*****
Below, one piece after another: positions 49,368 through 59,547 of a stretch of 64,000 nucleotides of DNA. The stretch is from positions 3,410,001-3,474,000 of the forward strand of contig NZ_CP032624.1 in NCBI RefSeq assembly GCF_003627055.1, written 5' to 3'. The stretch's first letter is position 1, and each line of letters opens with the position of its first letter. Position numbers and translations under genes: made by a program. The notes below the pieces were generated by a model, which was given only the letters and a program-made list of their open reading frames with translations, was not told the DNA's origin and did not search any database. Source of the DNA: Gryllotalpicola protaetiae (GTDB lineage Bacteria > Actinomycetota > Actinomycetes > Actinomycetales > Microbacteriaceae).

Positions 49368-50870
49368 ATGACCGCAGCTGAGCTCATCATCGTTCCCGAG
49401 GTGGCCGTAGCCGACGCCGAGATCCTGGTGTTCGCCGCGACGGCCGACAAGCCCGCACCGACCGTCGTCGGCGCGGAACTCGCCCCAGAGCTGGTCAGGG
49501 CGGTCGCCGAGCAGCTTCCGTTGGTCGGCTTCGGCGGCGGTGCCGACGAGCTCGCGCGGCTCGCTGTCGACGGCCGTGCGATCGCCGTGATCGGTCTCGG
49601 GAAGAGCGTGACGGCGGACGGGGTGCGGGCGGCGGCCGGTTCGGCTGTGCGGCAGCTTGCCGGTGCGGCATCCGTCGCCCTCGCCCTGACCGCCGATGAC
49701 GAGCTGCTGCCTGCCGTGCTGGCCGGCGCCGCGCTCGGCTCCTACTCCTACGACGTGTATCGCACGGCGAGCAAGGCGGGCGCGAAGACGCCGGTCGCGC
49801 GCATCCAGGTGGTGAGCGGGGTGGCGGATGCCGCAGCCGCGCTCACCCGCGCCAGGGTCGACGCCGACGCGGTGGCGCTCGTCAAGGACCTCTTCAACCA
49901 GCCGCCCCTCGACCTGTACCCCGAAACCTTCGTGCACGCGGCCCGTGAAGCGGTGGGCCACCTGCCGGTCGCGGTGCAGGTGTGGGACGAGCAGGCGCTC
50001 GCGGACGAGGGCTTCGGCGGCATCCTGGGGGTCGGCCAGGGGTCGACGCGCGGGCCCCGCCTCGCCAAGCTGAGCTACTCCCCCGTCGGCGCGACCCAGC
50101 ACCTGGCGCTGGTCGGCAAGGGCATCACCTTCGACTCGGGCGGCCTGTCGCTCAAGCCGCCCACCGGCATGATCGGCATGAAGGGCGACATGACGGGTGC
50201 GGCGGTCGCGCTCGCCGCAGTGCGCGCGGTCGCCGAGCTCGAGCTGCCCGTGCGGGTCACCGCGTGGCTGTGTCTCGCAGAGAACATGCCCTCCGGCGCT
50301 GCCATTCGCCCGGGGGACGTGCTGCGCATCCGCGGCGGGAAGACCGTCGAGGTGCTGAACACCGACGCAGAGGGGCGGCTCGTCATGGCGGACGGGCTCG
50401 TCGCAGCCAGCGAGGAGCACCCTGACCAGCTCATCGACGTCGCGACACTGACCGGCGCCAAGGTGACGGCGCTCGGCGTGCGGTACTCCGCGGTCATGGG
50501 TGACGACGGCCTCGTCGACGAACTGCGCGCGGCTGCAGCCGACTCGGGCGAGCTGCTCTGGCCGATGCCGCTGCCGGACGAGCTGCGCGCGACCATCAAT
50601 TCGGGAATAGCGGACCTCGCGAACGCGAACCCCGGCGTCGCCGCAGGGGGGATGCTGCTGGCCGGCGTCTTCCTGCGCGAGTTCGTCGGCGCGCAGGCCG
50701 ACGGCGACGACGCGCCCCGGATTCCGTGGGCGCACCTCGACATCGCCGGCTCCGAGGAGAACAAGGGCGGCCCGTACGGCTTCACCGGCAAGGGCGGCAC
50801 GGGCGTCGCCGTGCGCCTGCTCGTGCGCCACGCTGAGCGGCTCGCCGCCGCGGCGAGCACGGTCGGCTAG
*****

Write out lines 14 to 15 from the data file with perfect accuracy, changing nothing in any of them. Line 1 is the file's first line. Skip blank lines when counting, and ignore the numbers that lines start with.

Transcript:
50401 TCGCAGCCAGCGAGGAGCACCCTGACCAGCTCATCGACGTCGCGACACTGACCGGCGCCAAGGTGACGGCGCTCGGCGTGCGGTACTCCGCGGTCATGGG
50501 TGACGACGGCCTCGTCGACGAACTGCGCGCGGCTGCAGCCGACTCGGGCGAGCTGCTCTGGCCGATGCCGCTGCCGGACGAGCTGCGCGCGACCATCAAT